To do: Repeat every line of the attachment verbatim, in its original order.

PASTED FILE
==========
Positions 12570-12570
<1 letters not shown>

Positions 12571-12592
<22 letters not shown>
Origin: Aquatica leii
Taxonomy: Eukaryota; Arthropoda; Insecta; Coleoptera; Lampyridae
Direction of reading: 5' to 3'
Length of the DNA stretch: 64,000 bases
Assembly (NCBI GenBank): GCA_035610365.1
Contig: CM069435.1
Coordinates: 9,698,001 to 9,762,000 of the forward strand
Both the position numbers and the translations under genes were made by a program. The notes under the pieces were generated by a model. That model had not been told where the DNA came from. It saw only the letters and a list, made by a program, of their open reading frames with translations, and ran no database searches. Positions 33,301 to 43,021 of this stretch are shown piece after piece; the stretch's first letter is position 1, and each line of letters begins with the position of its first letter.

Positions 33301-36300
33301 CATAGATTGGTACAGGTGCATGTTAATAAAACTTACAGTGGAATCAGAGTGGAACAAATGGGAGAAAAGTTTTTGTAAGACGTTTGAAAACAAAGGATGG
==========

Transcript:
Positions 12570-12570
<1 letters not shown>

Positions 12571-12592
<22 letters not shown>
Origin: Aquatica leii
Taxonomy: Eukaryota; Arthropoda; Insecta; Coleoptera; Lampyridae
Direction of reading: 5' to 3'
Length of the DNA stretch: 64,000 bases
Assembly (NCBI GenBank): GCA_035610365.1
Contig: CM069435.1
Coordinates: 9,698,001 to 9,762,000 of the forward strand
Both the position numbers and the translations under genes were made by a program. The notes under the pieces were generated by a model. That model had not been told where the DNA came from. It saw only the letters and a list, made by a program, of their open reading frames with translations, and ran no database searches. Positions 33,301 to 43,021 of this stretch are shown piece after piece; the stretch's first letter is position 1, and each line of letters begins with the position of its first letter.

Positions 33301-36300
33301 CATAGATTGGTACAGGTGCATGTTAATAAAACTTACAGTGGAATCAGAGTGGAACAAATGGGAGAAAAGTTTTTGTAAGACGTTTGAAAACAAAGGATGG